13 Works

Differential resistance and acclimation of two coral species to chronic nutrient enrichment reflect life history traits

Michael Fox, Craig E. Nelson, Thomas A. Oliver, Zachary A. Quinlan, Kristina Remple, Jess Glanz, Jennifer E. Smith & Hollie M. Putnam
All data and code associated with this manuscript are freely available in the Dryad Digital Repository.

Pacific Islands Passive Acoustic Network (PIPAN) 10kHz Data

Data from: Scale‐dependent spatial patterns in benthic communities around a tropical island seascape

Eoghan A. Aston, Gareth J. Williams, J. A. Mattias Green, Andrew J. Davies, Lisa M. Wedding, Jamison M. Gove, Jean-Baptiste Jouffray, Timothy T. Jones & Jeanette Clark
Understanding and predicting patterns of spatial organization across ecological communities is central to the field of landscape ecology, and a similar line of inquiry has begun to evolve sub‐tidally among seascape ecologists. Much of our current understanding of the processes driving marine community patterns, particularly in the tropics, has come from small‐scale, spatially‐discrete data that are often not representative of the broader seascape. Here we expand the spatial extent of seascape ecology studies and combine...

Data from: First satellite tracks of South Atlantic sea turtle ‘lost years’: seasonal variation in trans-equatorial movement

Katherine L. Mansfield, Milagros L. Mendilaharsu, Nathan F. Putman, Maria A. G. Dei Marcovaldi, Alexander E. Sacco, Gustave Lopez, Thais Pires & Yonat Swimmer
In the South Atlantic Ocean, few data exist regarding the dispersal of young oceanic sea turtles. We characterized the movements of laboratory-reared yearling loggerhead turtles from Brazilian rookeries using novel telemetry techniques, testing for differences in dispersal during different periods of the sea turtle hatching season that correspond to seasonal changes in ocean currents. Oceanographic drifters deployed alongside satellite-tagged turtles allowed us to explore the mechanisms of dispersal (passive drift or active swimming). Early in...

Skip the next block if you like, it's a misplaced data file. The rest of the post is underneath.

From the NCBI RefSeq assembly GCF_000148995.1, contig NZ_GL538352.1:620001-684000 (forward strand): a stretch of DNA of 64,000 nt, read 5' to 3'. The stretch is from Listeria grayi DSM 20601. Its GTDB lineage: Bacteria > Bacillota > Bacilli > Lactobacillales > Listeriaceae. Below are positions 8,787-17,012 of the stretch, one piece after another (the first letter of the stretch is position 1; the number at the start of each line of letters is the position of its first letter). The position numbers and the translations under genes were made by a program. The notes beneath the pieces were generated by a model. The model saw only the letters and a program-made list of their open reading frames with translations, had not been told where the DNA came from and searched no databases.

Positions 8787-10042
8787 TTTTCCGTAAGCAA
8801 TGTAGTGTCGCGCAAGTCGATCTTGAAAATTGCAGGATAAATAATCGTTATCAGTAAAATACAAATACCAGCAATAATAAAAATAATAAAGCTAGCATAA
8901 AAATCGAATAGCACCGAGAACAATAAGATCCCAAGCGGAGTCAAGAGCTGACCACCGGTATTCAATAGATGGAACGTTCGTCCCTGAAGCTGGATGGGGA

Data from: Calculating the ecological impacts of animal-borne instruments on aquatic organisms

T. Todd Jones, Kyle S. Van Houtan, Brian L. Bostrom, Peter Ostafichuk, Jon Mikkelsen, Emre Tezcan, Michael Carey, Brittany Imlach & Jeffrey A. Seminoff
1. Animal-borne instruments provide researchers with valuable data to address important questions on wildlife ecology and conservation. However, these devices have known impacts on animal behaviour and energetics. Tags deployed on migrating animals may reduce reproductive output through increased energy demands or cause phenological mismatches of foraging and nesting events. For marine organisms, the only tagging guidelines that exist are based on lift and thrust impacts on birds – concepts that do not translate well...

Co-occurrence of beaked whale strandings and naval sonar in the Mariana Islands, Western Pacific

Anne Simonis, Robert Brownell, Bruce Thayre, Jennifer Trickey, Erin Oleson, Roderick Huntington & Simone Baumann-Pickering
Mid-frequency active sonar (MFAS), used for antisubmarine warfare (ASW), has been associated with multiple beaked whale (BW) mass stranding events. Multinational naval ASW exercises have utilized MFAS offshore of the Mariana Archipelago semi-annually since 2006. We report BW and MFAS acoustic activity near the islands of Saipan and Tinian from March 2010 through November 2014. Signals from Cuvier’s (Ziphius cavirostris) and Blainville’s beaked whales (Mesoplodon densirostris), and a third unidentified BW species were detected throughout...

Data from: The importance of standardization for biodiversity comparisons: a case study using Autonomous Reef Monitoring Structures (ARMS) and metabarcoding to measure cryptic diversity on Mo'orea coral reefs, French Polynesia

Emma Ransome, Jonathan B. Geller, Molly Timmers, Matthieu Leray, Angka Mahardini, Andrianus Sembiring, Allen G. Collins & Christopher P. Meyer
The advancement of metabarcoding techniques, declining costs of high-throughput sequencing and development of systematic sampling devices, such as autonomous reef monitoring structures (ARMS), have provided the means to gather a vast amount of diversity data from cryptic marine communities. However, such increased capability could also lead to analytical challenges if the methods used to examine these communities across local and global scales are not standardized. Here we compare and assess the underlying biases of four...

Data from: Evaluating management strategies to optimise coral reef ecosystem services